“Facebook’s decision to come to New York and tap into our tremendous wealth of tech talent,” said Mayor Bloomberg at a press conference Friday, announcing the company’s expansion of its New York office, “I think, is conclusive proof that we’re well on our way to achieving our goal, and that is to become the world’s number-one hub for information technology and social media.”
Also present, Senator Chuck Schumer likewise praised Facebook’s Big Apple expansion as evidence that New York is winning a battle for tech supremacy against Silicon Valley.
Near the end of the presser, a reporter tried to see whether Facebook COO Sheryl Sandberg concurred with the mayor’s assessment. Senator Schumer cut her off before she had a chance to answer. “Bloomberg and I think so,” he said.
Ms. Sandberg and the rest of the tech establishment may or may not agree with Mayor Bloomberg and Senator Schumer’s rather optimistic take on New York’s tech scene’s surpassing Silicon Valley, but there’s no question the industry has made great strides in this city and there has been a big political push toward making that happen.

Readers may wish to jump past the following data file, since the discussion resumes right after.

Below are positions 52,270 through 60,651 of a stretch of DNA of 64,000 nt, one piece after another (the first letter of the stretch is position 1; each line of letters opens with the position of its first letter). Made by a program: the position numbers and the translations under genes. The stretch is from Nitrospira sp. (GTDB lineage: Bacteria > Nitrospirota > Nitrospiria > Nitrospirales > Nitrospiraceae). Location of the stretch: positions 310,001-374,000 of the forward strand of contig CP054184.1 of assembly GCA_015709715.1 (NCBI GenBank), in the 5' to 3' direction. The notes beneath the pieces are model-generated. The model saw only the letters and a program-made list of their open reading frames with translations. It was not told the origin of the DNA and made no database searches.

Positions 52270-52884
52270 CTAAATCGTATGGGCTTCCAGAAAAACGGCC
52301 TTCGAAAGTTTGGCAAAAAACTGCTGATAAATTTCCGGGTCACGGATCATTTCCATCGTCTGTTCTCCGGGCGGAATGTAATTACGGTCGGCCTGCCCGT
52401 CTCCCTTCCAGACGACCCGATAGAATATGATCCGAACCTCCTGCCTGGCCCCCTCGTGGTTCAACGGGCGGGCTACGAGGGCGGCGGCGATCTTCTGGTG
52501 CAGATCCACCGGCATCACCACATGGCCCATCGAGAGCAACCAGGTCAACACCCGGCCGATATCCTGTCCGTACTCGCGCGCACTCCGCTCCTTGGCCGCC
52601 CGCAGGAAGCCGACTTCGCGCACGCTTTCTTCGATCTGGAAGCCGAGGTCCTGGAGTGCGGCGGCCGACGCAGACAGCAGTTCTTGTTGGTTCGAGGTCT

Seth Pinsky, president of the New York Economic Development Corporation, told The Observer that the growth of the city’s tech community is directly attributable to the Bloomberg administration’s efforts to attract business. “In just the last five years, the number of people in the technology sector has grown by nearly 30 percent,” Mr. Pinsky said. “For the vast majority of cases, the reason companies have grown is because this mayor and this city have put into place the conditions that make it in the interest of these businesses to expand here.”
The mayor’s encouragement of tech companies coming to New York has even included a personal touch. In the past few months, he has made personal appearances, including visits to New York Tech Meetup to announce his 10-man advisory council on tech, to Demo Day for the TechStars New York accelerator program, and to the opening of the New York offices of Yelp and Twitter. In addition, he taped a greeting for the fund-raiser Raise Cache, to benefit hackNY, a program to encourage the city’s computer science students toward start-ups and away from Wall Street. On April 16, he appeared at the East Village headquarters of the social media check-in site Foursquare, where he issued an official proclamation announcing “Foursquare Day” in New York City.
“We are proud to join Foursquare’s founders and fans in celebrating the first global social media holiday. Today, April 16th—4/16, the fourth sixteenth of the year—is Foursquare Day in New York City and around the world,” the mayor’s proclamation read.